Lung Cancer Screening: A Proactive Step 

By the time the last firework pops on New Year’s Eve, nearly 250,000 new cases of lung cancer will have been diagnosed in 2017. Individuals with a history of smoking make up the largest number of these cases. And while lung cancer leads all other cancers in the number of deaths, when caught early and treated effectively survival rates significantly increase.  

Consistent with our commitment to improving the health of our communities, Intermountain has launched a lung cancer screening initiative to improve lung cancer survival rates by finding the disease at an earlier, more treatable stage.

Intermountain’s lung cancer screening program is taking a proactive step to find these early cases and make a meaningful difference in the lives of those most at risk. If you smoke or have previously smoked, and you are between the ages of 55 and 77, reach out to your primary care provider to see if you qualify and to schedule a lung cancer screening CT scan with our radiology staff. 

5 facts about the lung cancer screening program 

  • The program uses a common diagnostic tool — a low-dose technique CT scan — to look for tumors before symptoms begin.
  • Most Intermountain hospitals will offer lung cancer screenings, visit our website to find the hospital nearest you. 
  • Patients must meet specific criteria to be eligible for the lung cancer screening program. 
  • Those who fit the criteria for screening will have the lung screen CT scan at one of the participating hospitals. The scan will be read by a radiologist who will determine and assign a Lung RADS category. The category identifies the probability of lung cancer and ranges from 1 or 2 (low risk), 3 (intermediate risk), and 4A or 4B (high risk).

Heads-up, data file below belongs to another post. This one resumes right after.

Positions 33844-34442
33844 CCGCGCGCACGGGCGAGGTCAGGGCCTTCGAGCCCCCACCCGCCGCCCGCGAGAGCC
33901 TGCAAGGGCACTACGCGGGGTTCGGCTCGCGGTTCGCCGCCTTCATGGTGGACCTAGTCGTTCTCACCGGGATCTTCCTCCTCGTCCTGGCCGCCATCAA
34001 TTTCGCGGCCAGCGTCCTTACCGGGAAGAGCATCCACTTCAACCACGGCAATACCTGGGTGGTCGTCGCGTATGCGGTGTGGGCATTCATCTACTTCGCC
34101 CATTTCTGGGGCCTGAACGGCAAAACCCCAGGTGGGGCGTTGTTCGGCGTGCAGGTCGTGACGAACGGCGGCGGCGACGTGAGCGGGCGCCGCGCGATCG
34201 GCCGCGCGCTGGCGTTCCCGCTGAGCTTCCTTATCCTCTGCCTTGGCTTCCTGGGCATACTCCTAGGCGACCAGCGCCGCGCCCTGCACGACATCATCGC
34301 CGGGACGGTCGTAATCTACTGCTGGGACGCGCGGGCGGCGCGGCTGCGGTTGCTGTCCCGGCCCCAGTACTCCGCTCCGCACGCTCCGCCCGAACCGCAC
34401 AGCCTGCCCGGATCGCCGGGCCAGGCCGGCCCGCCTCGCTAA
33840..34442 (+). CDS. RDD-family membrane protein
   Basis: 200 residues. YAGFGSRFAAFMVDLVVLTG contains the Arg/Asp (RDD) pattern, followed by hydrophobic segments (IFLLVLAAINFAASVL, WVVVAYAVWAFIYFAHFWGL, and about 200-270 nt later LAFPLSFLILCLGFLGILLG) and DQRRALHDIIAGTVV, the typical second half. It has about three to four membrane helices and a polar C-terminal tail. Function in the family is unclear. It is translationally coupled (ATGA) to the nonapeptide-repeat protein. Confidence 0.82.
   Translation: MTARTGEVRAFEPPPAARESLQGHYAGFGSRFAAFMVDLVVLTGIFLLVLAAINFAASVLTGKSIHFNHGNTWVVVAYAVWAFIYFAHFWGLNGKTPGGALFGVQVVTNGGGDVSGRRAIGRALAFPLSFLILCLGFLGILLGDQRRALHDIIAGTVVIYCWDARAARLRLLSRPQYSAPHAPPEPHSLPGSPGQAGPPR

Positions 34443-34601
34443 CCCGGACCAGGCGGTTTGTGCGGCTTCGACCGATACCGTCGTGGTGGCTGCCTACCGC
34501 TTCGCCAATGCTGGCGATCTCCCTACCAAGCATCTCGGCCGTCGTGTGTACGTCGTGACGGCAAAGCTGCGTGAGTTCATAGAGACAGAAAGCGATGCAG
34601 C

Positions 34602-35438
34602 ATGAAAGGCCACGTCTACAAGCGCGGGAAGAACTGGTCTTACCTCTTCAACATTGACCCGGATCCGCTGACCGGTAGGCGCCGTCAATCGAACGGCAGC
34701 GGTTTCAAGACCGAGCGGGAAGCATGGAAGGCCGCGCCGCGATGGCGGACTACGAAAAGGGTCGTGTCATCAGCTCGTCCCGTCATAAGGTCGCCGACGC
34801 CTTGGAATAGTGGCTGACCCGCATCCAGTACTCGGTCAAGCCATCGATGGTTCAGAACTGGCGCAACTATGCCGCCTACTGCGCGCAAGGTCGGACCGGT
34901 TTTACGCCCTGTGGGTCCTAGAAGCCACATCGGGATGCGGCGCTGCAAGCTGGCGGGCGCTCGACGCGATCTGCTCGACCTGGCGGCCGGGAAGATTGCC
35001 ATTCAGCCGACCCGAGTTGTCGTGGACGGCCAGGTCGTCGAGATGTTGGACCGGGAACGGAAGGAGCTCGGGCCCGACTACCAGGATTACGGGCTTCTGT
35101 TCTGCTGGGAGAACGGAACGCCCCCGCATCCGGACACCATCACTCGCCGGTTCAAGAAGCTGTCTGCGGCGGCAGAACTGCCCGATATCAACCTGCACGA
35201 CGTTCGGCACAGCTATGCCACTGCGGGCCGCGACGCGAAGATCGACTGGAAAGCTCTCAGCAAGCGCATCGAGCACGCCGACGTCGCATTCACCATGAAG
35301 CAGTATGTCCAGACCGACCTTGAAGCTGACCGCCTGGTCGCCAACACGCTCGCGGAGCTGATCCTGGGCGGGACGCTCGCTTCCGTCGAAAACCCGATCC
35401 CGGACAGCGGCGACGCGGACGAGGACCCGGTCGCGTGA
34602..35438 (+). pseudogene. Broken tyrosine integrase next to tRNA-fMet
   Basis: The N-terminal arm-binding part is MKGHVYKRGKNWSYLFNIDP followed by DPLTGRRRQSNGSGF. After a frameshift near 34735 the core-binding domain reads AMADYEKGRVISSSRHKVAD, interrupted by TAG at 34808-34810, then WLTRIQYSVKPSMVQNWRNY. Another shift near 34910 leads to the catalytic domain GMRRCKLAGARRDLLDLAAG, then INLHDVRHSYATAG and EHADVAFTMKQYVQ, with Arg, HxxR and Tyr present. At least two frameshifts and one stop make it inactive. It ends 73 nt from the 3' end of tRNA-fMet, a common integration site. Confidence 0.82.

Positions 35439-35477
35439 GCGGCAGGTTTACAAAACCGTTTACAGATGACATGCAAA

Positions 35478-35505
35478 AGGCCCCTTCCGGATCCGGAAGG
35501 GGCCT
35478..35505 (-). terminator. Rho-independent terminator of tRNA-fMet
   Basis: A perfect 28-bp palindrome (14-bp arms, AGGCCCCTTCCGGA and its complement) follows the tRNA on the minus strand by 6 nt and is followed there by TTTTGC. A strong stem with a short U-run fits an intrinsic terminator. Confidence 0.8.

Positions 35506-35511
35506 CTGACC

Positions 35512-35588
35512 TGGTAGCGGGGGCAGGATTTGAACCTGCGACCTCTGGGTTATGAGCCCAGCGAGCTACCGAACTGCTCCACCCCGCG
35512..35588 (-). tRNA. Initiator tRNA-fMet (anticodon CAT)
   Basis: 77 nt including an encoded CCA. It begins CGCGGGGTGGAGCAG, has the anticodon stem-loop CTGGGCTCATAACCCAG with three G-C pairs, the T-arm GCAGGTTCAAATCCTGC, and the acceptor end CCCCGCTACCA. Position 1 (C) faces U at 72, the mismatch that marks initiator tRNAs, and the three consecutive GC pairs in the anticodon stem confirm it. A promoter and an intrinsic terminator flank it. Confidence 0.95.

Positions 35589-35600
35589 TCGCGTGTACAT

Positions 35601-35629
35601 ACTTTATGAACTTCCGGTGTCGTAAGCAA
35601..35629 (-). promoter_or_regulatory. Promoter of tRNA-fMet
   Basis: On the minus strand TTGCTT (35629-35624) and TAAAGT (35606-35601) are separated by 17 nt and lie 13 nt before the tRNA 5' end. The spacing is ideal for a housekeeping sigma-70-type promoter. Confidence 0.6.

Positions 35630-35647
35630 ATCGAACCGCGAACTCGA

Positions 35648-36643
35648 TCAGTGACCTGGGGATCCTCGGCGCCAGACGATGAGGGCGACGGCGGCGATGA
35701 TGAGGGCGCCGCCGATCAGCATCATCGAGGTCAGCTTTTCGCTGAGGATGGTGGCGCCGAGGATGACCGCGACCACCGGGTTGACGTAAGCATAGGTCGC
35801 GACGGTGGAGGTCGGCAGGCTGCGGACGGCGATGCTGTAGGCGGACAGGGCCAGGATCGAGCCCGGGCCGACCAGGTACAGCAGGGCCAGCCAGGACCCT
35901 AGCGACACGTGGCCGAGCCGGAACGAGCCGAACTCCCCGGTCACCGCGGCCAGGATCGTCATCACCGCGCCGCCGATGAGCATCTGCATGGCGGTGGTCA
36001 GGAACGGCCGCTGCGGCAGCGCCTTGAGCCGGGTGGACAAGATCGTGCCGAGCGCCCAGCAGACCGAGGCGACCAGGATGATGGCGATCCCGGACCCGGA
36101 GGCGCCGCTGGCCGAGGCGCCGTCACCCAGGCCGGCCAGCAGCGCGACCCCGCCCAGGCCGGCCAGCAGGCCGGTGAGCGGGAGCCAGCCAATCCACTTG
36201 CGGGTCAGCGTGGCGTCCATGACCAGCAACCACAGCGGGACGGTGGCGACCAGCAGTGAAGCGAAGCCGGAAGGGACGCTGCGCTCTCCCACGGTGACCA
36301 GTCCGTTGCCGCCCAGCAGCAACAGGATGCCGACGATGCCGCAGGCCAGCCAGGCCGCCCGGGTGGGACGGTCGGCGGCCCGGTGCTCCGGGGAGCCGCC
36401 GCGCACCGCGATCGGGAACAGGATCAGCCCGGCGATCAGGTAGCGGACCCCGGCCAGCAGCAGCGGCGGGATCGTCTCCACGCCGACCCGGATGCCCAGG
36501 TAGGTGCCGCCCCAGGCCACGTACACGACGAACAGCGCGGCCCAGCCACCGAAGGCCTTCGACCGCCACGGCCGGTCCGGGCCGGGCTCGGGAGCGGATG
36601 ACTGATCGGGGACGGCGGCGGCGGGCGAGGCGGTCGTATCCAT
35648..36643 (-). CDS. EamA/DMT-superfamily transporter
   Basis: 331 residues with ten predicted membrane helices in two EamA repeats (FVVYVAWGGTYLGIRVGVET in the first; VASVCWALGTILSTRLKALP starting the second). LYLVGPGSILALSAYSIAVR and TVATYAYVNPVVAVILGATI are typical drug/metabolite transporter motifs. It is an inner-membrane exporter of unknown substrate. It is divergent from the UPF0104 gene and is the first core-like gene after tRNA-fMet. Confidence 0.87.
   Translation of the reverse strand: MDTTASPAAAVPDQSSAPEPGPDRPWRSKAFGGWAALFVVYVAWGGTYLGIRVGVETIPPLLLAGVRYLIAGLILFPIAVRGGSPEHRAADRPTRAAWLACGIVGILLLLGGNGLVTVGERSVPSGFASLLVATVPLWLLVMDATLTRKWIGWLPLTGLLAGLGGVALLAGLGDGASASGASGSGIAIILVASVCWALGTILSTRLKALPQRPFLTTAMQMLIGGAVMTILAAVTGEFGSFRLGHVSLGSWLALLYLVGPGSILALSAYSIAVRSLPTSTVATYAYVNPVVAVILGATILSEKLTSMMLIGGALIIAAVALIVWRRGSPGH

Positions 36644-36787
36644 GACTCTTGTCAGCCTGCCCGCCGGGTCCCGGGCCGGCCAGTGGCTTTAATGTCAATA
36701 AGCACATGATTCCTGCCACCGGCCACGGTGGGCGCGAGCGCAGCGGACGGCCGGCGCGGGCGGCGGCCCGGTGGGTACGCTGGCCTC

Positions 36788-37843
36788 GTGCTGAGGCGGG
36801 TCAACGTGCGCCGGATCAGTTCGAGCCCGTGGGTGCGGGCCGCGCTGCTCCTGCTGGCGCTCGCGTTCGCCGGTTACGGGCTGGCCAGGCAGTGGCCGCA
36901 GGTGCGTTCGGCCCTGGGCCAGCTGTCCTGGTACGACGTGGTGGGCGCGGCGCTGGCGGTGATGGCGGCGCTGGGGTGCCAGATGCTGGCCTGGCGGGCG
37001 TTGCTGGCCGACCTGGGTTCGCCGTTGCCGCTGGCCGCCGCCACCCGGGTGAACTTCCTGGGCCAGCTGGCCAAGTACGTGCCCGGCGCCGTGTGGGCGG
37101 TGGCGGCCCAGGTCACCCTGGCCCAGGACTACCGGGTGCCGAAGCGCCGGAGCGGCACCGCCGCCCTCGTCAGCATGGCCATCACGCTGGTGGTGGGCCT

• If a scan comes back with a high Lung RADS category, the case is presented to the thoracic tumor board which is comprised of expert surgeons, pulmonologists, medical oncologists and radiation oncologists for next step/treatment recommendations. 

Who is eligible for lung cancer screening? 

  • Current or former smoker between the ages of 55 and 77.
  • Patients who have smoked the equivalent of one pack of cigarettes a day for at least 30 years. This could be one pack a day for 30 years, or two packs a day for 15 years, etc.  
  • If a former smoker has quit within the last 15 years but meets the 30-packs per year requirement, they are still eligible for screening. 
  • No signs or symptoms of lung cancer.
  • Able to tolerate treatment (surgery, radiation or chemotherapy).
  • Has received counseling and shared decision-making discussion for lung cancer screening.


For questions and more information call 801-507-3900 and choose the lung cancer screening option.